Following in his father's anthropological footsteps, Eames delved deep into the origins of beer and, along with Professor Solomon Katz of the University of Pennsylvania, developed the theory that beer, even more than bread, played a key role in creating settled, civilised societies.
Eames wrote: "Protected by alcohol, beer had a palatability lasting far longer than any other food stuff. A vitamin-rich porridge, daily beer drinking increased both health and longevity, reducing diseases and malnutrition... Ten thousand years ago...barley was domesticated and worshipped as a god in the highlands of the southern Levant. Thus was beer the driving force that led nomadic mankind into village life."
Eames ran several bars in New England that sold a wide range of beers from many countries. He was the founding director of the American Museum of Brewing History in Fort Mitchell, Kentucky, and was a regular lecturer at beer camps held in the premises of the new wave of small craft breweries that began to transform beer appreciation in the US from the 1970s. He broadcast regularly and was an adviser to film-makers in Hollywood on beer-related themes. He was the author of many books on the subject, including his major work, The Secret Life of Beer (1995) and the delightful A Beer Drinker's Companion (1986), which had quotations, writings, songs and poems about beer going back 5000 years.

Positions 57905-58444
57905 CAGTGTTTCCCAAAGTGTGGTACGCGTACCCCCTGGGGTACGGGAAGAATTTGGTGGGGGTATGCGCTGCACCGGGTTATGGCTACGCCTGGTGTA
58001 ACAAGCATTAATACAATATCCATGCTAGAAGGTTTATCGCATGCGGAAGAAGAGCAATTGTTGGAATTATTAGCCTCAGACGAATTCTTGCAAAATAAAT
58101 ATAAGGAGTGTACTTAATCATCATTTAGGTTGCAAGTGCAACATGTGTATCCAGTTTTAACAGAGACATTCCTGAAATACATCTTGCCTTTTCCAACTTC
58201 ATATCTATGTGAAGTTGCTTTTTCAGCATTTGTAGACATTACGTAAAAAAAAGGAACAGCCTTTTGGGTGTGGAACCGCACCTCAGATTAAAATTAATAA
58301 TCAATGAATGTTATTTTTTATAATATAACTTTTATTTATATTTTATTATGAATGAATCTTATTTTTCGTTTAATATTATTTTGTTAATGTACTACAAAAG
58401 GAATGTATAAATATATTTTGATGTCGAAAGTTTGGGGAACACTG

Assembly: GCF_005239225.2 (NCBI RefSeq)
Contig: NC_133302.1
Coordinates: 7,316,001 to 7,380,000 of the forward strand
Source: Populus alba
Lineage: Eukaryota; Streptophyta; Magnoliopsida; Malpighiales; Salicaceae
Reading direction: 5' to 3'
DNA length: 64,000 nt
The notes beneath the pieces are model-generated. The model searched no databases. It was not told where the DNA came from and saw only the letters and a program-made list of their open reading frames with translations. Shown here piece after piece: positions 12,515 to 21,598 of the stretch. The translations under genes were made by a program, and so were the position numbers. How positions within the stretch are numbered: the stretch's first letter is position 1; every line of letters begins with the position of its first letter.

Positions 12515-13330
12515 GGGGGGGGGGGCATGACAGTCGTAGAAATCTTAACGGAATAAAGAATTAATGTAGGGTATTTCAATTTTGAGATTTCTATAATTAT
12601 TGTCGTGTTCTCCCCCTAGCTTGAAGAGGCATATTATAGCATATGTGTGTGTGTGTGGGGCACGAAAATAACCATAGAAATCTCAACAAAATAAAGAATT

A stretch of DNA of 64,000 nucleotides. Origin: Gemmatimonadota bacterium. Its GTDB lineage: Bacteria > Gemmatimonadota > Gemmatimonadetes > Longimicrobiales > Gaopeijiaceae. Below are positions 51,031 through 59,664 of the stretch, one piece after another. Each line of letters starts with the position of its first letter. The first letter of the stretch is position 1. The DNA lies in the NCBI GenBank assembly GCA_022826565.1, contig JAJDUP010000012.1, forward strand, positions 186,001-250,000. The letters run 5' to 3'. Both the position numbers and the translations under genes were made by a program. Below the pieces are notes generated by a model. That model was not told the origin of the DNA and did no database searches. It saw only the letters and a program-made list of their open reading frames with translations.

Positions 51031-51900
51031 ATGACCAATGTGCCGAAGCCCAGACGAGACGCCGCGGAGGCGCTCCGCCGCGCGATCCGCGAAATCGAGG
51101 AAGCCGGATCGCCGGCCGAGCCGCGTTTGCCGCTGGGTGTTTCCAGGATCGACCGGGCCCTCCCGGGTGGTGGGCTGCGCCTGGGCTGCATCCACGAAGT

Eames made extensive forays into the Amazon in search of a legendary black beer made by tribes in the region. He declared that centuries ago beer was fermented as a result of young virgins chewing grain and then spitting their saliva into brewing vessels. The result of his travels resulted in a black beer called Xingu being brewed commercially in Brazil and exported to North America.